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Tempering - What Exactly Does It Mean?


DonRocks
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I've been seeing this word forever - often in Indian restaurants - and have never known quite what it means. It's often used in the form "tempered with <something>," so I'm not sure if tempering requires another agent, or if it's simply a process during which you can add something else.

I'm not oblivious to "temper" being the prefix in "temperature," but to "temper" something might also mean "to calm it down."

Anyway ... help!

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It's getting fat-containing foods melted/heated at the right temperature so they don't seize or curdle.  It has to do with fat separating but I'm not educated enough to explain it.  Usually the term is used with chocolate or eggs.  Chocolate that has liquid introduced at the wrong point will seize.  A sauce with eggs not tempered will curdle.  Often it means taking a small amount of a sauce and putting it into a bowl of beaten egg and then stirring that mixture back into the mother mixture over low heat.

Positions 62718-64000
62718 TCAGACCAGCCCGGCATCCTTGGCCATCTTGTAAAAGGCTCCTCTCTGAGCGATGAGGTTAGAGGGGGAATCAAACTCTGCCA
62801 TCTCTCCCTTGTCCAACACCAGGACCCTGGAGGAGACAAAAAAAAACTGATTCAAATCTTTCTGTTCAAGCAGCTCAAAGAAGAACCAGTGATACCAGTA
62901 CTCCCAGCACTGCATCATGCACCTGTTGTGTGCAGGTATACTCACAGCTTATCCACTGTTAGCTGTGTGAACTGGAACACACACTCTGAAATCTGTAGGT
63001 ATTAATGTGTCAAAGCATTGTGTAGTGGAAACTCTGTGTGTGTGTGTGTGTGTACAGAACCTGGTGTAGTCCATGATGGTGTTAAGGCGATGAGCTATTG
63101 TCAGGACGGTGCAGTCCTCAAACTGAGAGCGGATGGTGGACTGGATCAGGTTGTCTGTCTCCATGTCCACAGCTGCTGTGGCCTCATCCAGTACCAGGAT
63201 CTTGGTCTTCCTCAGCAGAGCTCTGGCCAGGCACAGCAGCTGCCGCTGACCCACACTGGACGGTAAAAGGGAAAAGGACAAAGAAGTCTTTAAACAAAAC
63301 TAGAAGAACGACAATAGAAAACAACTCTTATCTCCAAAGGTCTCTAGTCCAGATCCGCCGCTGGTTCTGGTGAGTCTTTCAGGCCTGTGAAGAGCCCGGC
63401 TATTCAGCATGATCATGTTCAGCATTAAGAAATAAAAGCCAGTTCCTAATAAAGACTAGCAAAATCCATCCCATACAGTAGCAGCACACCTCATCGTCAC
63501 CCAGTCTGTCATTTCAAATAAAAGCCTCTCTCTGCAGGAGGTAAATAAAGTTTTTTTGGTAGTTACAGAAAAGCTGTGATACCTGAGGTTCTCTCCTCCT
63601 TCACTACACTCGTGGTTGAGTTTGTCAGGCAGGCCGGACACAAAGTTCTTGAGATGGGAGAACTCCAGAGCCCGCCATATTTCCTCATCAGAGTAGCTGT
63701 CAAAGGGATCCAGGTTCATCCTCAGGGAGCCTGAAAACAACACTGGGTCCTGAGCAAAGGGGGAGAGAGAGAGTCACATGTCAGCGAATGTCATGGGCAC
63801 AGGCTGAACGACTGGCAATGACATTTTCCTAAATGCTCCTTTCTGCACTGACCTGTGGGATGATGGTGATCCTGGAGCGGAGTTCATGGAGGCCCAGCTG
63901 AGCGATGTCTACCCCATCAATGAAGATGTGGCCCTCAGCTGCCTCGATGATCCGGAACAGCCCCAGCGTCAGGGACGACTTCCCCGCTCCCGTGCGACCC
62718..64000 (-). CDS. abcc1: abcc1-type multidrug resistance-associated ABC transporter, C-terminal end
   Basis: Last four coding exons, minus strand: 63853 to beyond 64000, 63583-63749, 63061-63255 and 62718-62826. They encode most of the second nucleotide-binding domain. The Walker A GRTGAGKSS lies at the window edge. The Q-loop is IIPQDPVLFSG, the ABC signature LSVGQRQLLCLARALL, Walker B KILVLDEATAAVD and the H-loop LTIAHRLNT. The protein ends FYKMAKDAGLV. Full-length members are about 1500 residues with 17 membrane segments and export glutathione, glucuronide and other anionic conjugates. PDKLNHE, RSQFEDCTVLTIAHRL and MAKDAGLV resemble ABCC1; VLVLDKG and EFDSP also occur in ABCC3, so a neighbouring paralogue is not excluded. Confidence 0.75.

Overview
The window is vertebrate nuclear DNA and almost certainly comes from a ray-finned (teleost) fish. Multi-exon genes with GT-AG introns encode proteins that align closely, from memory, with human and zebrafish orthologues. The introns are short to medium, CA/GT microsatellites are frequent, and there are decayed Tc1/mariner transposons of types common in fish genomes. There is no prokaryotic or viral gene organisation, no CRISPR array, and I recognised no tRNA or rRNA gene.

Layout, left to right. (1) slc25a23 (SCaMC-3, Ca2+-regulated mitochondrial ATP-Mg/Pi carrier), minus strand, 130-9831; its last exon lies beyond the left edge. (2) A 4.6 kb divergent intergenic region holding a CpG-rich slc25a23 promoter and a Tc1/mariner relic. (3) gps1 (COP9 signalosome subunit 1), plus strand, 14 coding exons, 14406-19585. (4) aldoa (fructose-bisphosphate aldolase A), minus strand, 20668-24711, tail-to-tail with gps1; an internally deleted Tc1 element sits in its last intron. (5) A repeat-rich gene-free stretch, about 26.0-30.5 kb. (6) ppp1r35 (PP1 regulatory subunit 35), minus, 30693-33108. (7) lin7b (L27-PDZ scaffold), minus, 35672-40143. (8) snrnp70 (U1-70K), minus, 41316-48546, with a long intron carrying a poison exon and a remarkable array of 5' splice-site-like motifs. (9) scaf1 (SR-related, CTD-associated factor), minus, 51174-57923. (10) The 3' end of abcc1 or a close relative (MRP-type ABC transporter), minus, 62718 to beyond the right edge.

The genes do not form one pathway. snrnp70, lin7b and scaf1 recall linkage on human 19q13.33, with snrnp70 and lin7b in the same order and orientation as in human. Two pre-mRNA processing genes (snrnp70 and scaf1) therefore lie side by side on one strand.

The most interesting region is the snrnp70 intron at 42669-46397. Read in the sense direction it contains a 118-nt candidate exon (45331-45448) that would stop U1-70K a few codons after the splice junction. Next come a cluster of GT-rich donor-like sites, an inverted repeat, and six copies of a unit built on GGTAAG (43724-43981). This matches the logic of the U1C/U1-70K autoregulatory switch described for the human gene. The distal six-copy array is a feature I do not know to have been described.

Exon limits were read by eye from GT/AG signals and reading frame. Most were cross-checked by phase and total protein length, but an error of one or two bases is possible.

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I've been seeing this word forever - often in Indian restaurants - and have never known quite what it means. It's often used in the form "tempered with <something>," so I'm not sure if tempering requires another agent, or if it's simply a process during which you can add something else.

I'm not oblivious to "temper" being the prefix in "temperature," but to "temper" something might also mean "to calm it down."

Anyway ... help!

Tempering in Indian cooking refers to blooming of whole spices and/or aromatics in hot oil. It is done either at the beginning or the end of the cooking process -- depending on the dish. The idea is to extract all the flavor from the spices.  In the case of dals, the tempering (in Hindi called 'tadka') is done at the end, just before serving to preserve the full flavor of the seasonings and add a good bit taste oooph to the otherwise bland lentils.

Hope this helps.

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